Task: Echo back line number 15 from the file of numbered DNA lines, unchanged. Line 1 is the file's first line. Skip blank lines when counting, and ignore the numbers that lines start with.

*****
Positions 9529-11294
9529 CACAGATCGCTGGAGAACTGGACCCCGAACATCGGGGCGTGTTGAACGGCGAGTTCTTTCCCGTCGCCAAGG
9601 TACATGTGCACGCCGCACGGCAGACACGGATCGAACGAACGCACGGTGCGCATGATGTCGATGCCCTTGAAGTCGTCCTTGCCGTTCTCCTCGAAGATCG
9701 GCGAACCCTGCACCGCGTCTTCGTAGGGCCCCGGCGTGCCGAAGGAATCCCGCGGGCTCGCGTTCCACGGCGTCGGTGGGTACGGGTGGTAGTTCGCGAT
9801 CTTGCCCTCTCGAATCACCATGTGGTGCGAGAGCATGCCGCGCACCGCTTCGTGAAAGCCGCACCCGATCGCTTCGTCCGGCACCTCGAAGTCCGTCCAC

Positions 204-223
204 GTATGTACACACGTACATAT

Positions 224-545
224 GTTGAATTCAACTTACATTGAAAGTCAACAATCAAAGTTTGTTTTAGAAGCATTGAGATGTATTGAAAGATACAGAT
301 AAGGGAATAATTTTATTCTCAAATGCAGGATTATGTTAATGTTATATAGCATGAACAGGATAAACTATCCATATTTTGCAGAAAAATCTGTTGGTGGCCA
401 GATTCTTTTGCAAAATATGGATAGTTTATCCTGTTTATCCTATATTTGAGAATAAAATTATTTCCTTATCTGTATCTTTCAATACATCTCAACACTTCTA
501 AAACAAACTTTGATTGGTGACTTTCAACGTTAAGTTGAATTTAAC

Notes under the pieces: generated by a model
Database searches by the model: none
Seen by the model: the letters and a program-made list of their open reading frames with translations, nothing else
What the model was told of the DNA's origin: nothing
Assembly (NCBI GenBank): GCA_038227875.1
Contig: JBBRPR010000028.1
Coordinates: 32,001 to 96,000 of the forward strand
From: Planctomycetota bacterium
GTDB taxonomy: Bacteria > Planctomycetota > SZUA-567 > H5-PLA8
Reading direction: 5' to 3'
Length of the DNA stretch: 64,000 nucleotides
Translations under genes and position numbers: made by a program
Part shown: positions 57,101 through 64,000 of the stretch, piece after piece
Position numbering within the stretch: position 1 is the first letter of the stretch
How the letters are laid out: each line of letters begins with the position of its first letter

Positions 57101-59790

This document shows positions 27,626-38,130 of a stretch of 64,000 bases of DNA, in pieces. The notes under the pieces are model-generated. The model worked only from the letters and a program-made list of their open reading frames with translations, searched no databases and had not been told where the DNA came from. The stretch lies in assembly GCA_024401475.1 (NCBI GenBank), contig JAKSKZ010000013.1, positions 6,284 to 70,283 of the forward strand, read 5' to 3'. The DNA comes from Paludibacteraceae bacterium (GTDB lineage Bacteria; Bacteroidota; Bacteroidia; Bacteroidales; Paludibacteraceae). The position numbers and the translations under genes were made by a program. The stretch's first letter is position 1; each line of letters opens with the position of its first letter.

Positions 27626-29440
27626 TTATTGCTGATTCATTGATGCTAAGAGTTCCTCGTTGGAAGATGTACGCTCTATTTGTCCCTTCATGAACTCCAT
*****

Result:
Seen by the model: the letters and a program-made list of their open reading frames with translations, nothing else